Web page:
Eisenhower and the French war in Vietnam outlined in the Pentagon Papers is proving to teach us some very interesting lessons. The Pentagon Papers now confirm actions under Roosevelt, Truman and Eisenhower that span 1945 – 1955. Even before the end of World War II France was demanding the Allied nations, namely the US and Britain to re-colonize Indo-China which they lost to the army of Japan.
The Pentagon Papers reaffirm the US under Eisenhower financed the French Indo-China war beginning in late 1946.
Truman and Eisenhower preferred to send tens of millions of dollars in military assistance to France. They both held a position that the US would not stand in the way of France’s re-colonization in South Vietnam, permitting the US to keep an arm’s length from a growing communist war supported by Soviet arms and Chinese military advisors. The cold war was indeed beginning to heat up Asia.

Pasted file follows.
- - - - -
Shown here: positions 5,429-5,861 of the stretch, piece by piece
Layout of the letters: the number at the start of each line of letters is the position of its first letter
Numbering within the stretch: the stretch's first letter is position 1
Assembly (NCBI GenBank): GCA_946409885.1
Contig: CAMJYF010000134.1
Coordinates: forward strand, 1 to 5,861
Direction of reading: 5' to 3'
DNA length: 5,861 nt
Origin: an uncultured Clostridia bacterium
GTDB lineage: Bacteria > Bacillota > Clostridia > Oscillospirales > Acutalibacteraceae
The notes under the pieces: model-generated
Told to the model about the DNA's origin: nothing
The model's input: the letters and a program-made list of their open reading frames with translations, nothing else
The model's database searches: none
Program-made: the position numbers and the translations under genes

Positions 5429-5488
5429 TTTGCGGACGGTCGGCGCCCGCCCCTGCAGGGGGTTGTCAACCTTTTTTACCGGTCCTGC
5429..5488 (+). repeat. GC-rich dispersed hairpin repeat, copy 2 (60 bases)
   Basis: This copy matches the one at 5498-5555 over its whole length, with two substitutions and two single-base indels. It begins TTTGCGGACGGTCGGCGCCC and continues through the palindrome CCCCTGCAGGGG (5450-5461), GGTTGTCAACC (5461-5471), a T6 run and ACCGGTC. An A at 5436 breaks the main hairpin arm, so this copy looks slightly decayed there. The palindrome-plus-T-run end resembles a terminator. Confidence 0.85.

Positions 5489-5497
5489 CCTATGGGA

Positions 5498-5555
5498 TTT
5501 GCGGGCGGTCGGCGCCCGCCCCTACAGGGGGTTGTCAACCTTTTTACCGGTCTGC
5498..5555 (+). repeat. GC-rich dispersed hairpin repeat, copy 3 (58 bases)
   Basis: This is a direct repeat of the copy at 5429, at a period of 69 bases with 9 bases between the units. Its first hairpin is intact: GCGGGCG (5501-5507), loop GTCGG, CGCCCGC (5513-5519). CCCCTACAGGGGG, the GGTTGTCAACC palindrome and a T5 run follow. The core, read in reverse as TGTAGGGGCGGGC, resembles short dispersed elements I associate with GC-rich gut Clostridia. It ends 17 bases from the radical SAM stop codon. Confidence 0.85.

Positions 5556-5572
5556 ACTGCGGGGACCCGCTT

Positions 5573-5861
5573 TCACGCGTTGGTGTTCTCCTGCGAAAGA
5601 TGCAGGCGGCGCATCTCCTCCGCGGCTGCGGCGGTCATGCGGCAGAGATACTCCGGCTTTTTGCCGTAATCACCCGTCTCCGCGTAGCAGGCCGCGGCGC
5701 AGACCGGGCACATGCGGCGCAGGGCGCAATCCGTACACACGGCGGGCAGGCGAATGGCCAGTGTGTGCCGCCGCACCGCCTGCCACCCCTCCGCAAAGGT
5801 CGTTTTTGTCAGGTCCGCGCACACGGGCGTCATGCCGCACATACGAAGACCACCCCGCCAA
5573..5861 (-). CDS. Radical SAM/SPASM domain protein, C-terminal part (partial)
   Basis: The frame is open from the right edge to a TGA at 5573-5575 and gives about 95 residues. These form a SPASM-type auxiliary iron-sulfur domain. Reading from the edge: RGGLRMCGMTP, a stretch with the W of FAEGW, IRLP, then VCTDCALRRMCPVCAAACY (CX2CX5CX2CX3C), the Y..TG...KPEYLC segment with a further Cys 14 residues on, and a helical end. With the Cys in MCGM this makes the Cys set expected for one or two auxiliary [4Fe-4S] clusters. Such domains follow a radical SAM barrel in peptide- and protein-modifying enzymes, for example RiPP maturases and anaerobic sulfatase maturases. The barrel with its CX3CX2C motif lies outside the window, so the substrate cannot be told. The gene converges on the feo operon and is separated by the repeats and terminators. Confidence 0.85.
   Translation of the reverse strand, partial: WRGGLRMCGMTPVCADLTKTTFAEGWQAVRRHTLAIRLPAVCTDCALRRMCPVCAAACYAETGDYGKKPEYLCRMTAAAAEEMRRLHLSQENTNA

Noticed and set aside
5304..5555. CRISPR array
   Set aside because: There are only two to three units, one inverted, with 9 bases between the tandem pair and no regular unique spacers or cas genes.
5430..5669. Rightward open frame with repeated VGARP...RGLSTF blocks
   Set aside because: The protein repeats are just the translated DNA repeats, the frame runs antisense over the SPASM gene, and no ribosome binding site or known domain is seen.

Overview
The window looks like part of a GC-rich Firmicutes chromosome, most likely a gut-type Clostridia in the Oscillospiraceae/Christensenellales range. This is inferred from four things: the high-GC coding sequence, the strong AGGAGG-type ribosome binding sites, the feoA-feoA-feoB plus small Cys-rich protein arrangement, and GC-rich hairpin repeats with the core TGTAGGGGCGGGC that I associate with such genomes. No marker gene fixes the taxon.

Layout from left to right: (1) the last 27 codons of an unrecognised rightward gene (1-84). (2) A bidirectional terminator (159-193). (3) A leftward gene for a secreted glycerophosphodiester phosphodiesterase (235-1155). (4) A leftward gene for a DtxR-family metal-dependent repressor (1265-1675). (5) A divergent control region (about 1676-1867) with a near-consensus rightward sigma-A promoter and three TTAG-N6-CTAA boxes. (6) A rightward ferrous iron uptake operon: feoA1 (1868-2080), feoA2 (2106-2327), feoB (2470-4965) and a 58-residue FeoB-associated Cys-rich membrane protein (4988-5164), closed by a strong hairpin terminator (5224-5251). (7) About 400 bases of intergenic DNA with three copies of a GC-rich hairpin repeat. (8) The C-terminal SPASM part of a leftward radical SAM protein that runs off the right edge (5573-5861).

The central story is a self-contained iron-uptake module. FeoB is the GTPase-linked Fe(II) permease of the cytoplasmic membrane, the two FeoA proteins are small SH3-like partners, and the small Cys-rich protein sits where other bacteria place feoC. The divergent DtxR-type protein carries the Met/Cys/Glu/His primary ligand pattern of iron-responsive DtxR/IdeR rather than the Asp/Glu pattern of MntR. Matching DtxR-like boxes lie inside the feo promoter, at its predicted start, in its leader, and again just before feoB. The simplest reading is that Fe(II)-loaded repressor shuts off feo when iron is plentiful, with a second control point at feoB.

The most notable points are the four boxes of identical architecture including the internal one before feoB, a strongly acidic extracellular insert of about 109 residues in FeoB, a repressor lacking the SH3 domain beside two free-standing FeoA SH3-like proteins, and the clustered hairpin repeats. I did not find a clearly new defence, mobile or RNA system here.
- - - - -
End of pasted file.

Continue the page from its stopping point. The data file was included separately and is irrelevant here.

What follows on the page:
The surprise for me in reading the Eisenhower volumes is how a cold war against communism was shaping up in Thailand, rather than Vietnam. David Halberstam reminds us in his book “The Best and the Brightest” that it was Eisenhower’s advise to President-elect Kennedy that he would inherit a war requiring US troop involvement — in Laos, not in Vietnam. But well before Kennedy’s defeat of Nixon, back in 1954 the siege of Dien Bien Phu would change France and America for generations.